Ranuccio Farnese was 11 years old when Titian began to paint his portrait. Adult responsibility came to Ranuccio when he was still a child, as Titian brilliantly conveyed through the cloak of office, too large and heavy, sliding off the boy’s small shoulders.
When this painting was commissioned, Ranuccio had been sent to Venice by his grandfather, Pope Paul III, to become prior of an important property belonging to the Knights of Malta. A member of the powerful and aristocratic Farnese family, Ranuccio went on to an illustrious ecclesiastical career. He was made archbishop of Naples at the age of 14; by the time he was 19, he was patriarch of Constantinople and archbishop of Ravenna. He became archbishop of Milan in 1564, shortly before dying when he was only 35 years old.
Portraits by Titian were in great demand, distinguished as they were for their remarkable insight into character and their brilliant technique. Here, he limited his palette to black, white, and rose and enlivened the surface with light: the dull gleam rippling over the sleeves of the velvet cloak, the pattern flickering across the slashed doublet, and the changing reflections on the satin Maltese Cross.
Titian may have been motivated to approach this painting with particular care in the hope of securing papal patronage and work with the wealthy and influential Farneses. With the success of Ranuccio’s depiction, Titian was soon invited to paint a portrait of Paul III. His initial contacts with the papal family were followed by numerous additional Farnese commissions.
Ranuccio Farnese (1530–1565) was the grandson of Pope Paul III (reigned 1534–1549); the third son of Pierluigi Farnese, duke of Castro (1503–1547); and the younger brother of Cardinal Alessandro Farnese (1520–1589).
For Ranuccio Farnese’s biography, see Gigliola Fragnito, “Ranuccio Farnese,” in Dizionario biografico degli italiani, ed. Alberto Maria Ghisalberti (Rome, 1995), 45:148–160.
Also known as San Giovanni dei Furlani, or San Giovanni dei Templari (after its previous owners, the Knights Templar), the church passed in 1312 to the order of the Knights Hospitaller (known after 1530 as the Knights of Malta). See Umberto Franzoi, Le chiese di Venezia (Venice, 1975), 495.
Roberto Zapperi, “Tiziano e i Farnese: Aspetti economici del rapporto di committenza,” Bolletino d’arte 76 (1991): 39.
The fullest contemporary information about the circumstances of the commission is provided by a letter from Leoni in Padua to Cardinal Alessandro in Rome, dated September 22, 1542. Leoni wrote that the bishop of Brescia was about to return to Rome, bringing with him the completed portrait; that the bishop commissioned it as a gift for the boy’s mother (Gerolama Orsini, duchess of Castro); and that it demonstrates Titian’s extraordinary skill as a portraitist, especially since it was executed partly in the presence of the sitter and partly in his absence.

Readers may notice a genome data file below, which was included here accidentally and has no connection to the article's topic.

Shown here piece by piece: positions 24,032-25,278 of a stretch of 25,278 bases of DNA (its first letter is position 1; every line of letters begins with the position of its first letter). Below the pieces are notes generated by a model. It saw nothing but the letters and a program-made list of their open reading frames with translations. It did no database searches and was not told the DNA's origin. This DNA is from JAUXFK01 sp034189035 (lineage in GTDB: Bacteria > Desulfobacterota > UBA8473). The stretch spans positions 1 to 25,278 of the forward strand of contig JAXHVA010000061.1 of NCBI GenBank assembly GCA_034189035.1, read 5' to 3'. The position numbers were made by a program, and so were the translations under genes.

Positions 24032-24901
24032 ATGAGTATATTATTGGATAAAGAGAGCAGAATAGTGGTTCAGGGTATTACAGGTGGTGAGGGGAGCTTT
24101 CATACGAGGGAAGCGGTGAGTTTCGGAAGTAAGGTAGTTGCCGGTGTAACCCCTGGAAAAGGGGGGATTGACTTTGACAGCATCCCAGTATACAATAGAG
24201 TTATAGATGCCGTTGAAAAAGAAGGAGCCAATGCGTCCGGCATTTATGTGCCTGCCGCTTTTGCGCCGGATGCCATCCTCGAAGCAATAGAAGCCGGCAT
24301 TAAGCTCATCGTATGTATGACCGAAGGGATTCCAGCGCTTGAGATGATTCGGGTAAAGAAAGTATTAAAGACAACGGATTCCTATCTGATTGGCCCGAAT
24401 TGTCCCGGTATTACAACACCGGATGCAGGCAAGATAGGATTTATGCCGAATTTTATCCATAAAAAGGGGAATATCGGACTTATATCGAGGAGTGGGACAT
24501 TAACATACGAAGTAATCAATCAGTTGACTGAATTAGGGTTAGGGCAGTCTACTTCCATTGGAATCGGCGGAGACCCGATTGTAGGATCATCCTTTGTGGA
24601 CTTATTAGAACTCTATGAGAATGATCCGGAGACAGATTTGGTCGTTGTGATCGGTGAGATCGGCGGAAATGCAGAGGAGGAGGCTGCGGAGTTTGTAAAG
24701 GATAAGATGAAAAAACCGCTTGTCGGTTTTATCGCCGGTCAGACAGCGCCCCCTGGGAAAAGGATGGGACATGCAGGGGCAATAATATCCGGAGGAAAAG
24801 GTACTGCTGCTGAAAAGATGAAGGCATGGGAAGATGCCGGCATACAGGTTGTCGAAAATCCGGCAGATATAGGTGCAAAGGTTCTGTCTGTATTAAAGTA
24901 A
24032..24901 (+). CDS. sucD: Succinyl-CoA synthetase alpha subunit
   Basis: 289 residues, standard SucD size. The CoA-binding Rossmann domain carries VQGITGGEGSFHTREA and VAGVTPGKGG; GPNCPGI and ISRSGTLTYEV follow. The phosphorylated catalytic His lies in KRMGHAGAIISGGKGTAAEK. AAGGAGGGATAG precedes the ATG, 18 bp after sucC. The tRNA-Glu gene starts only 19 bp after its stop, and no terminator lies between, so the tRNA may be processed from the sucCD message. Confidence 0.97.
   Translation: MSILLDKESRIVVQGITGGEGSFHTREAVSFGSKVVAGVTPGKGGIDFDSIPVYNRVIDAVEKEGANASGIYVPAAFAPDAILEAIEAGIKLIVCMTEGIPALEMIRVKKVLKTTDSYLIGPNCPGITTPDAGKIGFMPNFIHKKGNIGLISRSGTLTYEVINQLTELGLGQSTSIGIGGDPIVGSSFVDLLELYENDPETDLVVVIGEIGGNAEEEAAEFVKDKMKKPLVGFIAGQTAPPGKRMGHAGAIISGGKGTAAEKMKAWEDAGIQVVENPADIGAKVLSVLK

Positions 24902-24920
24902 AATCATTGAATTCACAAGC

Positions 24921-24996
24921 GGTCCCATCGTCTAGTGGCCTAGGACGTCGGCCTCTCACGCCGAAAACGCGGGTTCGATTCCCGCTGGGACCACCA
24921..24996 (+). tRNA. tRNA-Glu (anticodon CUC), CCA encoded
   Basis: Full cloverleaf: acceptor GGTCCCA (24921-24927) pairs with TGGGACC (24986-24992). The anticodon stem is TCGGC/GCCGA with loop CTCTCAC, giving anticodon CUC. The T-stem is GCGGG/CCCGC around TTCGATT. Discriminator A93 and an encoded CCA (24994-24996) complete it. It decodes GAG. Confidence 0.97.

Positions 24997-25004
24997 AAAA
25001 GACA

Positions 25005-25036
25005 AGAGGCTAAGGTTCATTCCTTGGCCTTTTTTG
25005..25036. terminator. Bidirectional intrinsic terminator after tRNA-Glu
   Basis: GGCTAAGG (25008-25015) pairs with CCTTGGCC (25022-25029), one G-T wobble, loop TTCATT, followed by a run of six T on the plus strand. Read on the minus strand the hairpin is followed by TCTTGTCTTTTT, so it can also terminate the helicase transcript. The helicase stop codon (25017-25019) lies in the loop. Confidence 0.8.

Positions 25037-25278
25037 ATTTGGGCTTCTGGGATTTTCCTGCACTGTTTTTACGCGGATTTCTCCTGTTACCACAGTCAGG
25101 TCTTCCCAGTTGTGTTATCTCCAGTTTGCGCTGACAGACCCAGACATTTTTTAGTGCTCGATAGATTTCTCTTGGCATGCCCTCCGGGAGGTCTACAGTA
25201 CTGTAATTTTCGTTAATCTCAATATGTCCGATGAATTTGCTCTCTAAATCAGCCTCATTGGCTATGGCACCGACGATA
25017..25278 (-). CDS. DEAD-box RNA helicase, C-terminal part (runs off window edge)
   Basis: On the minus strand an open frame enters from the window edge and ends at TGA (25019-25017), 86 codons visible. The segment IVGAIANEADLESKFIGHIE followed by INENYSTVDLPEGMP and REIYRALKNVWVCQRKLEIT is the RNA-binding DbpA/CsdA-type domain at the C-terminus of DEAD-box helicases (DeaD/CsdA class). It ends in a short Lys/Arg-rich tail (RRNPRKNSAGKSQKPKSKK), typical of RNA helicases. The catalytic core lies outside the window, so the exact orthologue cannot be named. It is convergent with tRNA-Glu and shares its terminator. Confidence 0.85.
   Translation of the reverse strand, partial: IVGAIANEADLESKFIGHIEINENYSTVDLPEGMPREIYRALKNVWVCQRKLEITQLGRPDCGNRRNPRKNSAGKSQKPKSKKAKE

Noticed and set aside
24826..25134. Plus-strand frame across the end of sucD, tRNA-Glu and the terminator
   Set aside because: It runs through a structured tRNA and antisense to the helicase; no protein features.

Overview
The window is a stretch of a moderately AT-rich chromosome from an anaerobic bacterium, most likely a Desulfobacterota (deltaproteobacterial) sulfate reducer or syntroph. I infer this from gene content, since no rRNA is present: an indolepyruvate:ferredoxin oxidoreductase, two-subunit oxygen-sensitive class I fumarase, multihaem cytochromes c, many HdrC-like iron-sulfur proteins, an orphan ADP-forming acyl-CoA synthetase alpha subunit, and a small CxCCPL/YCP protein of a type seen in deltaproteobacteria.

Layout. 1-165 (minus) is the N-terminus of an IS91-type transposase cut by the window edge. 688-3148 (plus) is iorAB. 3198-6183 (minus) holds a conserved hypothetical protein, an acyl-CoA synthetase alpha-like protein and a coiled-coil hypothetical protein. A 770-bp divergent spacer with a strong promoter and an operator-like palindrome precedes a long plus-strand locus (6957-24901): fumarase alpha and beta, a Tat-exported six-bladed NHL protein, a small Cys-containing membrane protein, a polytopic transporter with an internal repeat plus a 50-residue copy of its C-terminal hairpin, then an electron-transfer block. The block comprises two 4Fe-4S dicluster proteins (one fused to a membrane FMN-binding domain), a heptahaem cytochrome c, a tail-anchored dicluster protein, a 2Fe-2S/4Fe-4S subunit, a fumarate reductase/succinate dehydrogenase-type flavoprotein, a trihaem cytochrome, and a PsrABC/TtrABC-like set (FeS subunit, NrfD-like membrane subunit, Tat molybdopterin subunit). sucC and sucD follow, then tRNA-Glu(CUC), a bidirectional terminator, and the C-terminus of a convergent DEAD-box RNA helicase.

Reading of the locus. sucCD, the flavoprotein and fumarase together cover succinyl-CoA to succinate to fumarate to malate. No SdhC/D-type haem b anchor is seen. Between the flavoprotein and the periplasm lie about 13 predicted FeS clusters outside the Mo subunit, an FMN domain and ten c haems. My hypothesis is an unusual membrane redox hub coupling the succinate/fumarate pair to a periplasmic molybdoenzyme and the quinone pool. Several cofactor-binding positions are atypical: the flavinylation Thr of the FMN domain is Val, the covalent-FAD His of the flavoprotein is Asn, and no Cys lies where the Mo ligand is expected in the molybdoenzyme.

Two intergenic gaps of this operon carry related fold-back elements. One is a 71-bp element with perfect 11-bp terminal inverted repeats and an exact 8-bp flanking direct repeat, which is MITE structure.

“V. S. Rev.ma et Ill.ma saperà come il Vescovo di Brescia si va preparando al ritorno di Roma, er porterà seco un ritratto del Signor Priore, ch’egli ha fatto fare dal divino Titiano, disignato alla Signora Duchessa, dove si potrà ben admirare la su virtù, massimamente per haverlo fatto parte in presentia et parte in absentia del Signor Priore.” See Celso Fabbro, “Tiziano, i Farnese e l’abbazia di San Pietro in Colle nel Cenedese,” Archivio storico di Belluno, Feltre e Cadore 38 (1967): 3. A different passage in the same letter was already quoted by Amadeo Ronchini, “Delle relazioni di Tiziano coi Farnesi,” Atti e memorie delle RR Deputazioni di Storia Patria per le Provincie Modenesi e Parmensi 2 (1864): 130.
As is revealed by a letter from the painter’s friend Pietro Aretino to the sculptor Leone Leoni in July 1539,
Pietro Aretino, Lettere, ed. Paolo Procaccioli (Rome, 1998), 2:128–130.
Wilhelm Suida, “Miscellanea Tizianesca,” Arte veneta 6 (1952): 38–40.
Pietro Bembo, Lettere, ed. Ernesto Travi (Bologna, 1993), 4:371–372.
Gigliola Fragnito, “Ranuccio Farnese,” in Dizionario biografico degli italiani, ed. Alberto Maria Ghisalberti (Rome, 1995), 45:148–160.
The priorship of San Giovanni di Malta was the first in a succession of ecclesiastical offices and benefices conferred on Ranuccio. In 1544 he was made archbishop of Naples; in 1545 he became cardinal of Santa Lucia in Selci (a title later exchanged for that of Sant’Angelo); in 1549 he was made patriarch of Constantinople and archbishop of Ravenna; and in 1564, shortly before his premature death, he became archbishop of Milan.
Georg Gronau, “Zwei Tizianische Bildnisse der Berliner Galerie,” Jahrbuch der Königlich Preussischen Kunstsammlungen 27 (1906): 3–12.
Clare Robertson, Il Gran Cardinale: Alessandro Farnese, Patron of the Arts (New Haven and London, 1992), 137–139, 142, 177.
After being sent to Rome at the end of 1542, the portrait was presumably hung with other family portraits in the Palazzo Farnese. As pointed out by Francis Kelly, it was used by
Francis M. Kelly, “Note on an Italian Portrait at Doughty House,” The Burlington Magazine for Connoisseurs 75 (August 1939): 75–77.
See Lionel Cust, A Description of the Sketch-book by Sir Anthony Van Dyck (London, 1902), 22–23; Gert Adriani, Anton Van Dyck, Italienisches Skizzenbuch (Vienna, 1940), 69.
See Provenance, notes 1, 2.
When the picture resurfaced in the Cook collection toward the end of the 19th century, John Charles Robinson accepted the signature as genuine, and because of the Neapolitan provenance, he accurately conjectured that the sitter was a member of the Farnese family.
John Charles Robinson, “The Gallery of Pictures of Old Masters, formed by Francis Cook, Esq., of Richmond,” The Art Journal (1885): 134, 136.
Amadeo Ronchini, “Delle relazioni di Tiziano coi Farnesi,” Atti e memorie delle RR Deputazioni di Storia Patria per le Provincie Modenesi e Parmensi 2 (1864): 129–130, 145; Joseph Archer Crowe and Giovanni Battista Cavalcaselle, Titian, His Life and Times (London, 1877), 2:75–79; Georg Gronau, “Zwei Tizianische Bildnisse der Berliner Galerie,” Jahrbuch der Königlich Preussischen Kunstsammlungen 27 (1906): 3–7.